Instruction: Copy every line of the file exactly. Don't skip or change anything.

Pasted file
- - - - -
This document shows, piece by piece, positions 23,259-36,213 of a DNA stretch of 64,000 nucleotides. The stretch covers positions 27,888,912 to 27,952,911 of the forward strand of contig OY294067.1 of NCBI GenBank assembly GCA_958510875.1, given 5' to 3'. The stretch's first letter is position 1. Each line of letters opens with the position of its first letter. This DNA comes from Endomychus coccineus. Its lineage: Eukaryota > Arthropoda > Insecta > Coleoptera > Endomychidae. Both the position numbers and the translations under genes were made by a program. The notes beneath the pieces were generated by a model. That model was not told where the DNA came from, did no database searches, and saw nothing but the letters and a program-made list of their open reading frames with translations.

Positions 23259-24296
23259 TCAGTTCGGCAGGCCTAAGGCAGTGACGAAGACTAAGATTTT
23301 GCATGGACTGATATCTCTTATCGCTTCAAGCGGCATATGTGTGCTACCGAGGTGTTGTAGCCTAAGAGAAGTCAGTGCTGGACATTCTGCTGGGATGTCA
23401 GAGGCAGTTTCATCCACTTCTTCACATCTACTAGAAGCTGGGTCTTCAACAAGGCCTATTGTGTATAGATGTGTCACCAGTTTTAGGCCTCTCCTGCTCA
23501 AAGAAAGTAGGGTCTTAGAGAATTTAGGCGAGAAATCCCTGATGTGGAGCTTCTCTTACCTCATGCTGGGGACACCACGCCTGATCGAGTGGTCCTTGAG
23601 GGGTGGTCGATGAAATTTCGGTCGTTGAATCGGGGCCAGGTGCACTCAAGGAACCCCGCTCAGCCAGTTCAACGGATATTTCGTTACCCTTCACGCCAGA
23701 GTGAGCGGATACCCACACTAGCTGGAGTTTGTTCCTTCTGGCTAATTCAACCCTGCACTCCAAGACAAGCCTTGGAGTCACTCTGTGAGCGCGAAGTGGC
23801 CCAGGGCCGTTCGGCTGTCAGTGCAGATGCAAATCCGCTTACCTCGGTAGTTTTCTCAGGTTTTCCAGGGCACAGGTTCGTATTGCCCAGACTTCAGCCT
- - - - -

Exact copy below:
This document shows, piece by piece, positions 23,259-36,213 of a DNA stretch of 64,000 nucleotides. The stretch covers positions 27,888,912 to 27,952,911 of the forward strand of contig OY294067.1 of NCBI GenBank assembly GCA_958510875.1, given 5' to 3'. The stretch's first letter is position 1. Each line of letters opens with the position of its first letter. This DNA comes from Endomychus coccineus. Its lineage: Eukaryota > Arthropoda > Insecta > Coleoptera > Endomychidae. Both the position numbers and the translations under genes were made by a program. The notes beneath the pieces were generated by a model. That model was not told where the DNA came from, did no database searches, and saw nothing but the letters and a program-made list of their open reading frames with translations.

Positions 23259-24296
23259 TCAGTTCGGCAGGCCTAAGGCAGTGACGAAGACTAAGATTTT
23301 GCATGGACTGATATCTCTTATCGCTTCAAGCGGCATATGTGTGCTACCGAGGTGTTGTAGCCTAAGAGAAGTCAGTGCTGGACATTCTGCTGGGATGTCA
23401 GAGGCAGTTTCATCCACTTCTTCACATCTACTAGAAGCTGGGTCTTCAACAAGGCCTATTGTGTATAGATGTGTCACCAGTTTTAGGCCTCTCCTGCTCA
23501 AAGAAAGTAGGGTCTTAGAGAATTTAGGCGAGAAATCCCTGATGTGGAGCTTCTCTTACCTCATGCTGGGGACACCACGCCTGATCGAGTGGTCCTTGAG
23601 GGGTGGTCGATGAAATTTCGGTCGTTGAATCGGGGCCAGGTGCACTCAAGGAACCCCGCTCAGCCAGTTCAACGGATATTTCGTTACCCTTCACGCCAGA
23701 GTGAGCGGATACCCACACTAGCTGGAGTTTGTTCCTTCTGGCTAATTCAACCCTGCACTCCAAGACAAGCCTTGGAGTCACTCTGTGAGCGCGAAGTGGC
23801 CCAGGGCCGTTCGGCTGTCAGTGCAGATGCAAATCCGCTTACCTCGGTAGTTTTCTCAGGTTTTCCAGGGCACAGGTTCGTATTGCCCAGACTTCAGCCT